from Development Channel

This Week in Markets and Democracy: Labor Rights in Supply Chains, Bank Secrecy Act, and the Kimberley Process

June 10, 2016

A man displays a rough diamond, from the Boda region, for sale in Bangui May 1, 2014. Despite a 2013 ban on diamond exports by... in "blood diamonds", rough diamonds are still commonly offered for sale in Central African Republic (Reuters/Emmanuel Braun).
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Sub-Saharan Africa

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Labor and Employment

Supply Chains Take Center Stage at International Labor Conference

Of the $26 trillion in commerce flowing around the world, over 70 percent are intermediate goods. This reflects the rise of global supply chains. The International Labor Organization (ILO) conference put this dominant means of production on the agenda for the first time this year, addressing working conditions for those within these chains. Government and business leaders from the ILO’s 187 member countries spent the past two weeks debating whether to set official standards to push companies like Walmart, Gap, and Nestlé to address labor violations along their transnational production chains. Though any new rules would be non-binding, historically ILO standards have prompted legislation.

Bank Secrecy Act Takes On Corruption

Goldman Sachs may have run afoul of the Bank Secrecy Act in its dealings with Malaysian state development fund 1MDB. The 1970 legislation requires U.S. banks to report suspicious deposits or transfers. In 2013 Goldman transferred $3 billion from a 1MDB bond deal to a small Swiss bank. Days later, half the funds disappeared offshore, with some resurfacing in Malaysian President Najib Razak’s personal accounts. J.P. Morgan and HSBC have also been penalized under the act for neglecting to report the Madoff Ponzi scheme and providing financial services to Mexican drug cartels, respectively. Designed originally to target money laundering, the Goldman Sachs probe shows the act can help take on global corruption.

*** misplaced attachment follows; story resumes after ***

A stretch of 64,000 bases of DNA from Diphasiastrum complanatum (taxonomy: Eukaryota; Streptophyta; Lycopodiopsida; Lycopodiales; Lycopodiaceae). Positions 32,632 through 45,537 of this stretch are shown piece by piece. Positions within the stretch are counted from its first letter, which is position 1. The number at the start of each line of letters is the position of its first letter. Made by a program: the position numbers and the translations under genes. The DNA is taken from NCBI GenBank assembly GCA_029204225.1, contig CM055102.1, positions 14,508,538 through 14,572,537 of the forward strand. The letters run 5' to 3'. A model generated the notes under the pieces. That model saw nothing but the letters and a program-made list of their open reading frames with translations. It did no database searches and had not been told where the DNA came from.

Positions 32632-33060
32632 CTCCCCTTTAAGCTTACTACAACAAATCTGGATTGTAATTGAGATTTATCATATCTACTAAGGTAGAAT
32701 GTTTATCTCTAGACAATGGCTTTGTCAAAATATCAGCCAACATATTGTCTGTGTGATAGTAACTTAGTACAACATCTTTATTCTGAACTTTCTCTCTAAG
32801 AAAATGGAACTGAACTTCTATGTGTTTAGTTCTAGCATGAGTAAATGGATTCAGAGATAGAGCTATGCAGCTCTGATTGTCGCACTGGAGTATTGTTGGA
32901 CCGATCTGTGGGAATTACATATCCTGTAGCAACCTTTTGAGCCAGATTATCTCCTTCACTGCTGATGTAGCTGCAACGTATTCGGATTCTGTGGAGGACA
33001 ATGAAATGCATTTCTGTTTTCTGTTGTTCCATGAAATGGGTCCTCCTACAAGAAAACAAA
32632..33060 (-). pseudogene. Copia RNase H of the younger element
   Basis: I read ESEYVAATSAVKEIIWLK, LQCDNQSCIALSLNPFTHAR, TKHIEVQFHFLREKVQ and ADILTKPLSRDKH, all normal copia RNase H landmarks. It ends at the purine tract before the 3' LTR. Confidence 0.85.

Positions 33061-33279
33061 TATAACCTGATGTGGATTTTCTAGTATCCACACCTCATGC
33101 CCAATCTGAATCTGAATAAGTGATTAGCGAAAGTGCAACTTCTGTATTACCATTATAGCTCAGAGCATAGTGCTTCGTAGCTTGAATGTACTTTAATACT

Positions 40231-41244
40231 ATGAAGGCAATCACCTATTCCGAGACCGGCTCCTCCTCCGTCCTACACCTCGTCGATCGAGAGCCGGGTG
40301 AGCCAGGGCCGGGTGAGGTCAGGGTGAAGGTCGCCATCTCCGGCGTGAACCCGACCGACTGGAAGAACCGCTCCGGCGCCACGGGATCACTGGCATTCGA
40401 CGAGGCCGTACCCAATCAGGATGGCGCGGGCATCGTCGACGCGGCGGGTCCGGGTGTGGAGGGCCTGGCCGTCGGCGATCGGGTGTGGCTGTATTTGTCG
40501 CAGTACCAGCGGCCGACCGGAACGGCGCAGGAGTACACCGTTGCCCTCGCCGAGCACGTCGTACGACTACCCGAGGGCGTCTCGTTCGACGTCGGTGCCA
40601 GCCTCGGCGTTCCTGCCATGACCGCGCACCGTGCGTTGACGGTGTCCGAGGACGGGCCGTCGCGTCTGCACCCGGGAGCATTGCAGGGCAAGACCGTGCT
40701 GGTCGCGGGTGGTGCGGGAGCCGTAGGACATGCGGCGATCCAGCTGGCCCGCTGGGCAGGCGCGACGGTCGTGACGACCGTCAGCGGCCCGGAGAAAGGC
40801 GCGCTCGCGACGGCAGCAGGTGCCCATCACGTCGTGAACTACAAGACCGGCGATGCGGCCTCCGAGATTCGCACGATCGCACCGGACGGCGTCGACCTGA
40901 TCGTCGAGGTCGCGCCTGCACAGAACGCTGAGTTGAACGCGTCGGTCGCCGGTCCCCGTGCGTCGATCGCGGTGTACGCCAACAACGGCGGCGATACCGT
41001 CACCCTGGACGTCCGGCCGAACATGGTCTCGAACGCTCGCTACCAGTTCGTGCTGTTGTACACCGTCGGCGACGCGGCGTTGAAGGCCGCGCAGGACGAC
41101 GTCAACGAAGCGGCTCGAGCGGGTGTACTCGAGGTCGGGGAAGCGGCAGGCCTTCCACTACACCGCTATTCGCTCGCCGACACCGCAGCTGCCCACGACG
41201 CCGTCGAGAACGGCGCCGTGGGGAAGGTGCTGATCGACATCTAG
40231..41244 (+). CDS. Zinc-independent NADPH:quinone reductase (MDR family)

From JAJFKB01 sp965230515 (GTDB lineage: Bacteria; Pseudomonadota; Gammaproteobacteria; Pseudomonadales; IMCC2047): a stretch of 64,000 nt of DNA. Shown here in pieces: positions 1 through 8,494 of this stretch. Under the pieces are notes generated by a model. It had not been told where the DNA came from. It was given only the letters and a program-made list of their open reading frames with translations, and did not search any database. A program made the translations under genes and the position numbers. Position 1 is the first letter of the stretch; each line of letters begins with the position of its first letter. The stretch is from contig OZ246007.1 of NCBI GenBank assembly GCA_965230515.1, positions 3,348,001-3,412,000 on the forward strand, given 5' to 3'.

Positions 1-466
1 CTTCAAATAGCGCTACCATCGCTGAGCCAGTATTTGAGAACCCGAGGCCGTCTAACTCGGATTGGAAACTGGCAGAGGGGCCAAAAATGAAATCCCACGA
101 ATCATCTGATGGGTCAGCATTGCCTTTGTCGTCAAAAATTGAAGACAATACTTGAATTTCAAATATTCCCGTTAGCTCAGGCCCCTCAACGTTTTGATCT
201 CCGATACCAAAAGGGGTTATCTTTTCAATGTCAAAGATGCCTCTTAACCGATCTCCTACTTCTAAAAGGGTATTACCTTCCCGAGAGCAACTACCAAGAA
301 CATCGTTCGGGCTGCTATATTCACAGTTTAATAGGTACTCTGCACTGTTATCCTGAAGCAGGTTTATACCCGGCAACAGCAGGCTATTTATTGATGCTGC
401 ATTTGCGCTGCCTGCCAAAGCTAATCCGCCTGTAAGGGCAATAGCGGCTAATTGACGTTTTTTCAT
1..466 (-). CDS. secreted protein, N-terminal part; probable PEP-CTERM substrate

Kimberley Process Lifts Diamond Ban on CAR    

The Kimberley Process—a joint initiative by producer and consumer countries, jewelry companies, and civil society to keep “conflict diamonds” out of global markets—lifted a three-year embargo on the Central African Republic (CAR). In the wake of a 2013 coup, the government lost control of mining regions to rebel groups, making it unable to confirm the origins of its gems. The nation’s newly-elected government promises to trace its stones again, at least those from certain stable regions. Advocates for continuing the ban doubt the government’s capacity to weed out blood diamonds in the face of roving militias and active smuggling.